As a mother of one, I was terrified to add another child to the mix. How could I do this to Christian? What if I didn’t have enough love for both children? How would I handle those times when both of them needed me at the same time? These are all questions that ran through my mind. Very common questions and thoughts. All were answered as soon as my second son entered the world. I had just given Christian one of the best gifts, a younger brother. From personal experience, I knew what a gift this was. Having a sibling means having someone to play with, someone to learn from, someone to share with. Sure, there would be a learning curve, but eventually he would thank me for this other being who would wholly understand the idiosyncrasies of our family, like no one else.
That time did not arrive as quickly as I had hoped! The learning curve and adjustment took some time. Quite honestly, it was probably more difficult for me than him. When the time came however, that he and Anthony were able to play together, they melted my heart. There was a lot of fighting. I am not going to sugar coat that. There were also a ton of laughs. The two of them together would sing silly songs, dance around, play with cars, build blocks; all the normal things that brothers do. As a parent, seeing two beings who you love more than anything, love and enjoy each other, makes your heart sing.
Then, when Anthony was one, we found out there would be yet another little person added to our family. Surprise and fear are just two words I will use to describe our emotions at that time. After getting over the surprise, excitement also set in. We knew that baby number three would complete our family. We were overjoyed when Nicky made us a family of five, no one more than Christian. Anthony had just turned two, but Christian, at the age of five really loved Nicky. He was the first person to make him laugh, he loved helping me take care of him and he loved being an older brother to two younger siblings. With three boys under five, I was completely overwhelmed. We added a move into that equation when Nicky was eight months old and I was spent! The boys, however, rolled with it all. They grew closer and closer. When Christian went off to Kindergarten, Anthony would say immediately after he left, “I miss Christian.” Life was fast paced, demanding, crazy and exhausting.
Fast forward to today, where my two boys are five and seven. Life is fast paced, demanding, crazy and exhausting. That love and admiration between all three brothers remains. Added into the equation is the sadness of their oldest brother not being here physically. It is a harrowing experience to try to explain to a five and seven year old where their brother is, why he is not here, when they will see him again and that most people don’t enter heaven that young. Children simply do not process things the way we do, which was a positive aspect of them being so young when we lost Christian. As they grow however, and their brains mature, so does their level of understanding.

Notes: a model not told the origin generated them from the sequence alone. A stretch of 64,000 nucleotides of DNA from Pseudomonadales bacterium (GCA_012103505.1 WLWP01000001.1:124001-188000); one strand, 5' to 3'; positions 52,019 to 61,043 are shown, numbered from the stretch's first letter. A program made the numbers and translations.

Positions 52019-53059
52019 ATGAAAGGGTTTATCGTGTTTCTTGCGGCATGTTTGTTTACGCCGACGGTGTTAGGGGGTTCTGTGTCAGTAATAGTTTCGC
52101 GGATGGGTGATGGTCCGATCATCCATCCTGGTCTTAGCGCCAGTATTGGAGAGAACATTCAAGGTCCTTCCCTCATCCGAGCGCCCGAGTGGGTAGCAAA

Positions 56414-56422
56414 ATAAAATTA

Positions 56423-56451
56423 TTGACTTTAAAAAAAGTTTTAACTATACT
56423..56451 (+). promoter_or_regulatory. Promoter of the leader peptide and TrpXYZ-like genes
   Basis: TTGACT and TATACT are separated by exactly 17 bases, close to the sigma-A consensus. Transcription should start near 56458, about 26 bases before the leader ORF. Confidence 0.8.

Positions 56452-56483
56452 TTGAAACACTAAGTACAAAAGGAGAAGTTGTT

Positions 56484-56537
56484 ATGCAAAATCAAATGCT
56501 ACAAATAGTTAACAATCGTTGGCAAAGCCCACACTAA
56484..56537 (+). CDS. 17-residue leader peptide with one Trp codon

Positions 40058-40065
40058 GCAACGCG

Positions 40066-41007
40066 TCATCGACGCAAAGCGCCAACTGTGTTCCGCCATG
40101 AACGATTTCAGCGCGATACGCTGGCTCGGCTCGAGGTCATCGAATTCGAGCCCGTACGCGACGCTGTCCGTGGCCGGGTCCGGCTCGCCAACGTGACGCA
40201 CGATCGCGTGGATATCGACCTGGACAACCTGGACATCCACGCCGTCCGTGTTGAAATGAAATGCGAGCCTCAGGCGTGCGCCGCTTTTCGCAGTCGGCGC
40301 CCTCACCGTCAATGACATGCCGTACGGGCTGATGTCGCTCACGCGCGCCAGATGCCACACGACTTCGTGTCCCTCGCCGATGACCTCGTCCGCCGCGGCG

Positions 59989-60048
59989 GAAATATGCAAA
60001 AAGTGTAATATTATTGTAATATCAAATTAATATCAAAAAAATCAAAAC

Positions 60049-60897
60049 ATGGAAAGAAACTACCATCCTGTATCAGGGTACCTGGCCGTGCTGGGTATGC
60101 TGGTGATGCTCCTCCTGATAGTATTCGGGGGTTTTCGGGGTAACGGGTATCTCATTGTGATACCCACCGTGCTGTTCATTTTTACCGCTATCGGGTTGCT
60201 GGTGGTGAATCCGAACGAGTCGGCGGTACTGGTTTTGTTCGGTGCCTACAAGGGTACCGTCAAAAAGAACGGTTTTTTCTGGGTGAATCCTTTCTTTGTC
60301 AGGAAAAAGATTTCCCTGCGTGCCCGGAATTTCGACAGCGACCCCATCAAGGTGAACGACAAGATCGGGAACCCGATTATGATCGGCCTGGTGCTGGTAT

Anthony, who is seven, seems to be entering a deeper level of understanding. A few different things have happened lately, leading me to this conclusion. Just yesterday, while playing at a nature park with friends, he broke down in tears. At this park there is a beautiful memorial to Christian. It is a tree with three bird houses, one for each of my boys. Under it is a rock with Christian’s name inscribed on it. Anthony was sitting on the rock, sobbing. When I reached him he verbalized that each time he sees something that reminds him of his brother or hears someone talking about his brother, it makes him want to cry. Heart breaking, simply heart breaking. A child at the young age of seven should not have to deal with the depth and meaning of the emotions surrounding such a tragedy. This is his journey, though. Through my own journey I have learned that there is nothing I can do to change that. He needs to walk his own path. Certainly I can, and do, guide him. I encourage him to feel his feelings and share. As a family, we talk about Christian openly and often. Yet, no one truly knows how Anthony feels, other than children in his position.
It is downright terrifying to know that as much as I want to take this pain away from him, I cannot. My mother has voiced this same sentiment to me about my own journey and pain. All I can do is let Anthony know that he will never be alone on his journey. He will always have his family walking beside him. I can also give him the tools to get through his pain. No one escapes the world without pain. My hope for him is that learning how to use these tools at a young age will make him that much stronger. He needs to know we are a family of fighters. We are a family of strength. We are a family of love. If nothing else, my hope is that he learns this. Child loss is an ongoing barrage of emotions, especially for the family. I must arm my children with the tools to walk on their journey through their pain. Along with their angel, I will never let them walk alone. Love to heaven…